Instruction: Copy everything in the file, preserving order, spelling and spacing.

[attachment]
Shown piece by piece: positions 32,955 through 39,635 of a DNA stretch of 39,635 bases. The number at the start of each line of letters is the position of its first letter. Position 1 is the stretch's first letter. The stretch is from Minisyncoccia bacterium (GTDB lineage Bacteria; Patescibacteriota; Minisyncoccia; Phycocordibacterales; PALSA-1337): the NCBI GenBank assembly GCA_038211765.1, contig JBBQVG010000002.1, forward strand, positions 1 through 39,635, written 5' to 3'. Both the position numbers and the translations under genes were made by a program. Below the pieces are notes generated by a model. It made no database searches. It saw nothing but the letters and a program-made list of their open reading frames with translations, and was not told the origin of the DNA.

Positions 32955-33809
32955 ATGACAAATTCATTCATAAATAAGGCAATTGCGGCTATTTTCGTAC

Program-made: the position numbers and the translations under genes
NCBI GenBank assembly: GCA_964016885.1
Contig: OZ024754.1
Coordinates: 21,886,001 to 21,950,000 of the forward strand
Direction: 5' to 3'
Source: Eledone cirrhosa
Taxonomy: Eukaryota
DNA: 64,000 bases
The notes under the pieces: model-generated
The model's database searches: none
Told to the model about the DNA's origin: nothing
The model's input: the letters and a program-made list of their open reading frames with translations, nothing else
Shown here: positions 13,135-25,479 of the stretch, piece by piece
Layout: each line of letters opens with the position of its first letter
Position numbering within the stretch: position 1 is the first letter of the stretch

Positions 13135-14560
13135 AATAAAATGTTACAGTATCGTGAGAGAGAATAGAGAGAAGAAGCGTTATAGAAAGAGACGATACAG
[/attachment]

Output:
Shown piece by piece: positions 32,955 through 39,635 of a DNA stretch of 39,635 bases. The number at the start of each line of letters is the position of its first letter. Position 1 is the stretch's first letter. The stretch is from Minisyncoccia bacterium (GTDB lineage Bacteria; Patescibacteriota; Minisyncoccia; Phycocordibacterales; PALSA-1337): the NCBI GenBank assembly GCA_038211765.1, contig JBBQVG010000002.1, forward strand, positions 1 through 39,635, written 5' to 3'. Both the position numbers and the translations under genes were made by a program. Below the pieces are notes generated by a model. It made no database searches. It saw nothing but the letters and a program-made list of their open reading frames with translations, and was not told the origin of the DNA.

Positions 32955-33809
32955 ATGACAAATTCATTCATAAATAAGGCAATTGCGGCTATTTTCGTAC

Program-made: the position numbers and the translations under genes
NCBI GenBank assembly: GCA_964016885.1
Contig: OZ024754.1
Coordinates: 21,886,001 to 21,950,000 of the forward strand
Direction: 5' to 3'
Source: Eledone cirrhosa
Taxonomy: Eukaryota
DNA: 64,000 bases
The notes under the pieces: model-generated
The model's database searches: none
Told to the model about the DNA's origin: nothing
The model's input: the letters and a program-made list of their open reading frames with translations, nothing else
Shown here: positions 13,135-25,479 of the stretch, piece by piece
Layout: each line of letters opens with the position of its first letter
Position numbering within the stretch: position 1 is the first letter of the stretch

Positions 13135-14560
13135 AATAAAATGTTACAGTATCGTGAGAGAGAATAGAGAGAAGAAGCGTTATAGAAAGAGACGATACAG